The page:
Java 9 features

Java 9 has introduced a couple of nice features. Let's try to use them? :)
1) Factory Methods for Immutable List, Set, Map and Map.Entry
You can easily create an immutable List, Set or Map by using a .of() method like this:

List<String> newList = List.of("a", "b", "c");
Set<String> newSet = Set.of("a", "b", "c");
Map<Integer, String> newMap = Map.of(1, "first", 2, "second", 3, "third");


Very convenient, I must say. On previous versions of Java you had to make a loop or use some other library to achieve the same result.

2) Reactive programming is becoming very popular these days. So, Java 9 now contains Reactive Streams API which basically is Publish/Subscribe Framework. Producer sends data to subscribers which perform some actions based on received data. For instance:

// Subscriber
import java.util.concurrent.Flow;

public class StringSubscriber implements Flow.Subscriber<String> {

    public static final int NUMBER_OF_INVOCATIONS = 1;

    private Flow.Subscription subscription;

    @Override
    public void onSubscribe(Flow.Subscription subscription) {
        this.subscription = subscription;
        this.subscription.request(NUMBER_OF_INVOCATIONS);
    }

    @Override
    public void onNext(String item) {
        System.out.println("Got a message: " + item);
        subscription.request(NUMBER_OF_INVOCATIONS);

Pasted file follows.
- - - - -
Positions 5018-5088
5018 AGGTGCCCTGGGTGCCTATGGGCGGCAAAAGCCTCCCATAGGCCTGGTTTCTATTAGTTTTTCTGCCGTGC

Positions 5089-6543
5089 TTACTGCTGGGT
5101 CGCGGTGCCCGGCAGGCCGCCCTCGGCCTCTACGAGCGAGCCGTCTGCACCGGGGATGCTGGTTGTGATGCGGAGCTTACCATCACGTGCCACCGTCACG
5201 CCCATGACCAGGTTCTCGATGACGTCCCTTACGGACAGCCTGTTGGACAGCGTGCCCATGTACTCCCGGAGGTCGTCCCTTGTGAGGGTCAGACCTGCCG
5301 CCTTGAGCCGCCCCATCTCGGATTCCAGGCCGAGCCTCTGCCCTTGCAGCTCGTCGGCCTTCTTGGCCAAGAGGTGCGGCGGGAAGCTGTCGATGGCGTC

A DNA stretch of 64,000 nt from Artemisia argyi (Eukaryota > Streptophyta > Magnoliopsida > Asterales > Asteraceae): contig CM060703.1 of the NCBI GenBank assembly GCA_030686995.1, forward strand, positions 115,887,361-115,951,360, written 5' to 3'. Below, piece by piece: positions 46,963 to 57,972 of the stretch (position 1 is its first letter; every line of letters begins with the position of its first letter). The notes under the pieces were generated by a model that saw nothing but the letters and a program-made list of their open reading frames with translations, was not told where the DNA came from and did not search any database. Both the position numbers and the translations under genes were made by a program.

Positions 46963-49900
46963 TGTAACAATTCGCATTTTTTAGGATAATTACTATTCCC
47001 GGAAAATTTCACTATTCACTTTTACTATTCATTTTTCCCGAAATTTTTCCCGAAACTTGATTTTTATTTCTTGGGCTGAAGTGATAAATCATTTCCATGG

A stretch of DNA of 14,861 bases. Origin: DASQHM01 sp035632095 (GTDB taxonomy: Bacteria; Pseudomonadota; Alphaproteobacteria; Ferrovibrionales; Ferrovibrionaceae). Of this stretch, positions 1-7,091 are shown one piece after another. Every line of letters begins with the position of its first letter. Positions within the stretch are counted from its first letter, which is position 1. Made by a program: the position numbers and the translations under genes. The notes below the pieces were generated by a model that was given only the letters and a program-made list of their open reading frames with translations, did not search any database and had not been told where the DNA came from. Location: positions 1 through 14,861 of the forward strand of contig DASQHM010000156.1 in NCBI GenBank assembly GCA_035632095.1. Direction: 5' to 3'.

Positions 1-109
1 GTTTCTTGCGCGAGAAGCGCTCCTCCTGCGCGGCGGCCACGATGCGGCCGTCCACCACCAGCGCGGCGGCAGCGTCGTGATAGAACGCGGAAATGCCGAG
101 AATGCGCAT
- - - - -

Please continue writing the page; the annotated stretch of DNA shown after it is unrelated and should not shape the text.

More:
}

    @Override
    public void onError(Throwable throwable) {
        System.out.println(throwable.getStackTrace());
    }

    @Override
    public void onComplete() {
        System.out.println("Completed!");
    }

}

// And Publisher:
import java.util.List;
import java.util.concurrent.SubmissionPublisher;
// ...

// Let's create a Publisher
SubmissionPublisher<String> publisher = new SubmissionPublisher<>();
// Let's register a Subscriber
StringSubscriber stringSubscriber = new StringSubscriber();
publisher.subscribe(stringSubscriber);
// Let's publish same data
List<String> items = List.of("1", "2", "3", "4", "5");
items.forEach(i -> publisher.submit(i));
publisher.close();

// Result:
Publishing Items...
Got a message: 1
Got a message: 2
Got a message: 3
Got a message: 4
Got a message: 5
Completed!


Works nicely!

3) Optional can return its value as stream()

// If Optional contains a value, Optional::stream will return stream with value
Optional<String> optionalWithValue = Optional.of("1");
optionalWithValue.stream().forEach(System.out::print);
// 1

// Of Optional does not have a value - Optional::stream returns an empty stream
Optional<String> optionalWithoutValue = Optional.empty();
optionalWithoutValue.stream().forEach(System.out::print);
// Empty


4) Streams now have takeWhile() and dropWhile() methods
takeWhile() returns subset of the given stream until the condition/predicate is met. dropWhile() returns subset of the given stream which does not satisfy condition/predicate (sort of NOT takeWhile()). For instance:

IntStream stream = IntStream.range(0, 10);
stream.takeWhile(x -> x < 4).forEach(a -> System.out.print(a + " "));
// 0 1 2 3


IntStream stream2 = IntStream.range(0, 10);
stream2.dropWhile(x -> x < 4).forEach(a -> System.out.print(a + " "));
// 4 5 6 7 8 9



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